Now let’s get back to the cartoon example. From this example, we’ll attempt to state a more general result.

Claim: given $\sum^{\infty}_{k=1} c_k \frac{1}{k}$ where $c_k = 0$ if $k$ contains a 9 as one of its digits, then $\sum^{\infty}_{k=1} c_k \frac{1}{k}$ converges. Hint on how to prove this (without reading the solution): count the number of integers between $10^k$ and $10^{k+1}$ that lack a 9 as a digit. Then do a comparison test with a convergent geometric series, noting that every term $\frac{1}{10^k}, \frac{1}{10^k + 1}......, \frac{1}{8(10^k) +88}$ is less than or equal to $\frac{1}{10^k}$.

How to prove the claim: we can start by “counting” the number of integers between 0 and $10^k$ that contain no 9’s as a digit.

Between 0 and 9: clearly 0-8 inclusive, or 9 numbers.

Between 10 and 99: a moment’s thought shows that we have $8(9) = 72$ numbers with no 9 as a digit (hint: consider 10-19, 20-29…80-89) so this means that we have $9 + 8(9) = 9(1+8) = 9^2$ numbers between 0 and 99 with no 9 as a digit.

This leads to the conjecture: there are $9^k$ numbers between 0 and $10^k -1$ with no 9 as a digit and $(8)9^{k-1}$ between $10^{k-1}$ and $10^k-1$ with no 9 as a digit.

This is verified by induction. This is true for $k = 1$

Assume true for $k = n$. Then to find the number of numbers without a 9 between $10^n$ and $10^{n+1} -1$ we get $8 (9^n)$ which then means we have $9^n + 8(9^n) = 9^n (8+1) = 9^{n+1}$ numbers between 0 and $10^{n+1}-1$ with no 9 as a digit. So our conjecture is proved by induction.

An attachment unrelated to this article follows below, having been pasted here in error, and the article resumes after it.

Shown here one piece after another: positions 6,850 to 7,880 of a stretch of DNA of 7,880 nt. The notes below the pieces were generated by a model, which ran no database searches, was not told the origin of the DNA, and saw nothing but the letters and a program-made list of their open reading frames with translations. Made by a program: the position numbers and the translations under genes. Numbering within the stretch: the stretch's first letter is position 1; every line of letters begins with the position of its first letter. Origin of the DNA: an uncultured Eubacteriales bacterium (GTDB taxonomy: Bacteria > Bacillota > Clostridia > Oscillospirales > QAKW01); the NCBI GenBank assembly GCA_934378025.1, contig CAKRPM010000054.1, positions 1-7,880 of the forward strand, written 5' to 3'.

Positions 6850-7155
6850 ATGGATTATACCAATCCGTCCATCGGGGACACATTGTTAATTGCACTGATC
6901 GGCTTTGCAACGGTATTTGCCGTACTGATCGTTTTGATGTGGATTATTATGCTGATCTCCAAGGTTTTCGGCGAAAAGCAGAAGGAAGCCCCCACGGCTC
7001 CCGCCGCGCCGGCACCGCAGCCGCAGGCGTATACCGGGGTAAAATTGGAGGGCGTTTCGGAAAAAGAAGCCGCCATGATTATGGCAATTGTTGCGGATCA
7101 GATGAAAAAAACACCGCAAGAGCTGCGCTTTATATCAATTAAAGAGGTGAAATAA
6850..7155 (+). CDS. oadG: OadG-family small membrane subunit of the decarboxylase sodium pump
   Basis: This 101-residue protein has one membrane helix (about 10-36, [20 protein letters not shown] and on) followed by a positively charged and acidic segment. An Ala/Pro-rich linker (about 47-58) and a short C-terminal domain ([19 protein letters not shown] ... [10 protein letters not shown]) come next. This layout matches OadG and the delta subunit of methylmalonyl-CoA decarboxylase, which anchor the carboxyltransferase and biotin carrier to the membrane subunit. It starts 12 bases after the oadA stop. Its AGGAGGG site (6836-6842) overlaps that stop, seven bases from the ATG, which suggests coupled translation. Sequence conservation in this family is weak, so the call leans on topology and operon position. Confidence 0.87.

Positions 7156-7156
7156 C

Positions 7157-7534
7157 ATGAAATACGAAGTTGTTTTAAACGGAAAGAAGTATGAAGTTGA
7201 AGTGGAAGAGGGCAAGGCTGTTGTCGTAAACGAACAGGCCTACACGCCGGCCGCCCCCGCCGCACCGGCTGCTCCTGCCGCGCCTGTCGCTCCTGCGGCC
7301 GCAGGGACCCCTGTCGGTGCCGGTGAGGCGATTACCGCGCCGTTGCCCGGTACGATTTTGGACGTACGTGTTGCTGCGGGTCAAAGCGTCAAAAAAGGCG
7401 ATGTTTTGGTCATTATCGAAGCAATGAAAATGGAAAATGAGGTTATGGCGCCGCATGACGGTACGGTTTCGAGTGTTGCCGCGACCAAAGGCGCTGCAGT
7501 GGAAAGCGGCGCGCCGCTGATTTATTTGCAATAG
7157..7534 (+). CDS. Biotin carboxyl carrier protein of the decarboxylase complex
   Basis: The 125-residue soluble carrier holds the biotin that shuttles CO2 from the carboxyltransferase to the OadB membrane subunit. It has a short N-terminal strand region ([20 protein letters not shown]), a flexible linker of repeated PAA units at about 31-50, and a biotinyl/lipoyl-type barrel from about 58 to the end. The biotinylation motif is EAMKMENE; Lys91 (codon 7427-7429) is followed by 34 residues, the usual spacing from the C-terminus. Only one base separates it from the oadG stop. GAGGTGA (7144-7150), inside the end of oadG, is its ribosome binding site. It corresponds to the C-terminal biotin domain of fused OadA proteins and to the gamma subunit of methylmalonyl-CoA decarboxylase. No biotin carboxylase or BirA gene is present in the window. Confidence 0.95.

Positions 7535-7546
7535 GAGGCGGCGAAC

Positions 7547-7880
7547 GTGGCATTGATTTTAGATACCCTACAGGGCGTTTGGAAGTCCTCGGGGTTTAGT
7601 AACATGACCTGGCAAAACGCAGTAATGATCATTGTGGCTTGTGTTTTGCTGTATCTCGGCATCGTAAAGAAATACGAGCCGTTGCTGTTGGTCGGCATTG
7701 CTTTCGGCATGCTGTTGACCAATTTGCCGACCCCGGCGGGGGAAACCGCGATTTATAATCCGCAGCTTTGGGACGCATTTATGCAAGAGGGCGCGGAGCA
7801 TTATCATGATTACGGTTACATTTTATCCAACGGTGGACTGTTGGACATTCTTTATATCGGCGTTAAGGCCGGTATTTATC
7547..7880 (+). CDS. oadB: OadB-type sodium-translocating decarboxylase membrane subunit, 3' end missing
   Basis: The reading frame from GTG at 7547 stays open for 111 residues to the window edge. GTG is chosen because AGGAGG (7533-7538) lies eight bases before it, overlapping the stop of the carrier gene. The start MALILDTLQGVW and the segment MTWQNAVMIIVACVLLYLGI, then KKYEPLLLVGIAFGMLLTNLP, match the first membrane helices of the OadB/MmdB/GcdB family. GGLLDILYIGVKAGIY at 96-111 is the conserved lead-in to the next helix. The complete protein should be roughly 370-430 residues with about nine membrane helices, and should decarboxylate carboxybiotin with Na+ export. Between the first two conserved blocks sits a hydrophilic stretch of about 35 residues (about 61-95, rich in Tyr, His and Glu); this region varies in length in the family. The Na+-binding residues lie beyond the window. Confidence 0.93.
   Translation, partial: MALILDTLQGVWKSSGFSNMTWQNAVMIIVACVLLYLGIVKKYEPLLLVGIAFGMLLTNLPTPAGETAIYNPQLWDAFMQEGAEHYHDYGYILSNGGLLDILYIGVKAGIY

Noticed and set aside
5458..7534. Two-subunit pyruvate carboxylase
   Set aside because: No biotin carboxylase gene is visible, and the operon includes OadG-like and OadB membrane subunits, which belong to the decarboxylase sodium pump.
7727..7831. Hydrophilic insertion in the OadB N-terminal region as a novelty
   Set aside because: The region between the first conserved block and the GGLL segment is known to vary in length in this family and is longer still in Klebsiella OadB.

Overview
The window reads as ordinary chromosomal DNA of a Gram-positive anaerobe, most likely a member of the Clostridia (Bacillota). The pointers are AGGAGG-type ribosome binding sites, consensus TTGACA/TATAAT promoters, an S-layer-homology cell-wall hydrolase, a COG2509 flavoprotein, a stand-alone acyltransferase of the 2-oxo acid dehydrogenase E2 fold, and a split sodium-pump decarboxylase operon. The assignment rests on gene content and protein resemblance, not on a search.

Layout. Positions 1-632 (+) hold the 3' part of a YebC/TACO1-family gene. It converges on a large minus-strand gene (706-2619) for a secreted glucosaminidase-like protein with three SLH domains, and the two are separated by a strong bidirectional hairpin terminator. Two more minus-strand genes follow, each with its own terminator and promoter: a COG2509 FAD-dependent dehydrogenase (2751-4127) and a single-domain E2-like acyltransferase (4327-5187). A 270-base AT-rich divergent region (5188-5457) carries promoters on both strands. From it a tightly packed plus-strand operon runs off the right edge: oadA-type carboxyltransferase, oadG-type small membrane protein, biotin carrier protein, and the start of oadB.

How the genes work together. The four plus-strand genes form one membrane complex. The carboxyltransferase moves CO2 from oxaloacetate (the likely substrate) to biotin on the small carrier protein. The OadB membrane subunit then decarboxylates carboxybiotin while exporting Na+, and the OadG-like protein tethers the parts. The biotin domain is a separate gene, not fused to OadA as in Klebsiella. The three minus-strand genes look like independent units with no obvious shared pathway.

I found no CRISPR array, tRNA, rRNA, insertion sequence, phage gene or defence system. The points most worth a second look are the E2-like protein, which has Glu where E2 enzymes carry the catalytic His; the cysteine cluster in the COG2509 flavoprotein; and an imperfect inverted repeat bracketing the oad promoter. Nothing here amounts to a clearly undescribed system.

Now note that $0+ 1 + \frac{1}{2} + ....+ \frac{1}{8} < 8*1*1$ $\frac{1}{10} + ...+ \frac{1}{18} + \frac{1}{20} + ...+ \frac{1}{28} + \frac{1}{30} + ...+ \frac{1}{88} < 8*9*\frac{1}{10}$ $\frac{1}{100} + ...\frac{1}{88} + \frac{1}{200} + ....\frac{1}{888} < 8*(9^2)\frac{1}{100}$

This establishes that $\sum_{k=10^n}^{10^{n+1}-1} c_k \frac{1}{k} < 8*(9^k)\frac{1}{10^k}$

So it follows that $\sum^{\infty}_{k=1} c_k \frac{1}{k} < 8\sum^{\infty}{k=0} (\frac{9}{10})^k = 8 \frac{1}{1-\frac{9}{10}} = 80$ and hence our selected sum is convergent.

Further questions: ok, what is going on is that we threw out enough terms of the harmonic series for the series to converge. Between terms $\frac{1}{10^k}$ and $\frac{1}{10^{k+1}-1}$ we allowed $8*(9^k)$ terms to survive.

This suggests that if we permit up to $M (10-\epsilon)^k$ terms between $10^k$ and $10^{k+1}-1$ to survive ( $M, \epsilon$ fixed and positive) then we will have a convergent series. I’d be interested in seeing if there is an generalization of this.

But I am tried, I have a research article to review and I need to start class preparation for the upcoming spring semester. So I’ll stop here. For now. 🙂

## 1 Comment »

1. […] This post is more designed to entertain myself than anything else. This builds up a previous post which talks about deleting enough terms from a divergent series to make it a convergent one. […]

Pingback by More Fun with Divergent Series: redefining series convergence (Cesàro, etc.) | College Math Teaching — January 26, 2016 @ 10:21 pm